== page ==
Concealed by a blind, photographer gets up-close view of unusual group of ducklings

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Wood Ducks and Hooded Merganser, Brick Pond Wetland Preserve, Owego, New York, June 6, 2015, 10:30 a.m., by Teri Franzen

Interspecific brood parasitism is not a phrase that rolls trippingly off the tongue, and the behavior is not something we get to see everyday. But egg dumping does happen, and subscriber Teri Franzen has proof. She was in a blind 20 feet from the shore of a pond at Brick Pond Wetland Preserve in Owego, New York, this spring when a Wood Duck hen appeared with four fledglings — three of her own and one from a Hooded Merganser.

Teri Franzen
Teri Franzen

The blended family settled onto a log 20 yards away, allowing Franzen to try many compositions, including the one above. “What I like about this specific image, other than the really cute ducklings,” she says, “is that it illustrates the separation of the merganser from its adoptive siblings.” Why would a Hoodie lay eggs in a Wood Duck’s nest? The hen may have been unable to find a nest site of her own or a predator may have disturbed her nest. We can only guess.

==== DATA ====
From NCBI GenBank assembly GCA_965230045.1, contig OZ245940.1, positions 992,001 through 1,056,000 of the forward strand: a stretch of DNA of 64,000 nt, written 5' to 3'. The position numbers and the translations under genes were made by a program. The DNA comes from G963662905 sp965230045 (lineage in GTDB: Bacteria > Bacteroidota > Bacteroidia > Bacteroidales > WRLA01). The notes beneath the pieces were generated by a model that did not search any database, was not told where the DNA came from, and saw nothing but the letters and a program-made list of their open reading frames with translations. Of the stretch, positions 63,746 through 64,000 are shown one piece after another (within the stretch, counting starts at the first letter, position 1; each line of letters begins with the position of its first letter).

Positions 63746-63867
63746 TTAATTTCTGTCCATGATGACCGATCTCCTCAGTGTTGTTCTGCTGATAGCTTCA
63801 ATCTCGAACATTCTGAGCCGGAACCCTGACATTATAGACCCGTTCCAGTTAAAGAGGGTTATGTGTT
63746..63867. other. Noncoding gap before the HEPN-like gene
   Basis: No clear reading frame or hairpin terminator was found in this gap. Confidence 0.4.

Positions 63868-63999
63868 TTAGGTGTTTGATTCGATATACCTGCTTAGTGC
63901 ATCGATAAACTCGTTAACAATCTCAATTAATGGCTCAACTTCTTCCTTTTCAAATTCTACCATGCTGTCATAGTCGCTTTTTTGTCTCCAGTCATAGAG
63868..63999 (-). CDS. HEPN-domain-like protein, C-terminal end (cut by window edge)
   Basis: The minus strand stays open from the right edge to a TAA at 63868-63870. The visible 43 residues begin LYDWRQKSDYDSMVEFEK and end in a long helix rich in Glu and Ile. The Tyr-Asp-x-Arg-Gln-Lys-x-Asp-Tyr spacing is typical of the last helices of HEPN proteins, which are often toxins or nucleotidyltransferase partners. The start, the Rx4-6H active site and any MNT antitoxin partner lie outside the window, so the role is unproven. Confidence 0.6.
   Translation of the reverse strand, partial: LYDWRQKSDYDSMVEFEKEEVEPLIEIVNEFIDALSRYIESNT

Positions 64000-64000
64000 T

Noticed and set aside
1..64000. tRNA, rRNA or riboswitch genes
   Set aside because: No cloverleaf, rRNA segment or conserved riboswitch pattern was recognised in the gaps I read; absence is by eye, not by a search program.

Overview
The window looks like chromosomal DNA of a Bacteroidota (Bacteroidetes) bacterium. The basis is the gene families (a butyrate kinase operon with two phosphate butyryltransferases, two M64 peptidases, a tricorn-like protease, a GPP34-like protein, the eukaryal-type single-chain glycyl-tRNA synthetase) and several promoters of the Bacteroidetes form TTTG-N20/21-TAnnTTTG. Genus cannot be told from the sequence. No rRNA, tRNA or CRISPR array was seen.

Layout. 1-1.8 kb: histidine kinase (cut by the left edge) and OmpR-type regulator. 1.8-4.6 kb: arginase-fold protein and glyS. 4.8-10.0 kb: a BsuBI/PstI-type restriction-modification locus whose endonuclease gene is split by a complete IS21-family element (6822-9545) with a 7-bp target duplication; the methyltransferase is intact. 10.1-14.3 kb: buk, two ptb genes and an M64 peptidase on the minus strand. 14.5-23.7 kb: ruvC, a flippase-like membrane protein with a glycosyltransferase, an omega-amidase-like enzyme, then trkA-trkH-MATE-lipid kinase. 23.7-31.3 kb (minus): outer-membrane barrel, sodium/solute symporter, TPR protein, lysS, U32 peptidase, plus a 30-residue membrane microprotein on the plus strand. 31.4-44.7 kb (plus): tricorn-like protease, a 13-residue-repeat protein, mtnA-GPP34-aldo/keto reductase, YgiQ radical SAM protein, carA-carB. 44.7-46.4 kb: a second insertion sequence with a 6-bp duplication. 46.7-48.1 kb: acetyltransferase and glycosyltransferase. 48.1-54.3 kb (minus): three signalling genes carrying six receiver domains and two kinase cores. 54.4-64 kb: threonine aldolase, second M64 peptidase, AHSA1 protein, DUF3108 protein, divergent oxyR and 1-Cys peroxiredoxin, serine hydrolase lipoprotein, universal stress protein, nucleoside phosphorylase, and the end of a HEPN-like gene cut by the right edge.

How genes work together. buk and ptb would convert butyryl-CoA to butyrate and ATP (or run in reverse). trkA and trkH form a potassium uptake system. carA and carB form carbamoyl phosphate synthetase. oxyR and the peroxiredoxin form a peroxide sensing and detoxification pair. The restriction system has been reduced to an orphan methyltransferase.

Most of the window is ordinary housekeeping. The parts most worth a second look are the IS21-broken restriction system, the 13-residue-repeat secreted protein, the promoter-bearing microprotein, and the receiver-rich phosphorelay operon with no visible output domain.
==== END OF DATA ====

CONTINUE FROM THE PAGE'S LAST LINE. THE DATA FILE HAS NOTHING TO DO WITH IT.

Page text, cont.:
Franzen is a software engineer from Endicott, New York. A birder and bird photographer since 2012, she shares her images in both our online galleries and our Flickr group. We featured her portrait of a drake Wood Duck as a Photo of the Week in January 2015.

Franzen used the following equipment and settings to take the photo:

Camera: Canon 7D Mark II
Lens: 500mm IS II with a 1.4x teleconverter
Settings: 1/3200, f/7.1, ISO 400, manual mode
Light: Natural
Format: JPG

A version of this article was published in the October 2015 issue of BirdWatching. 

 

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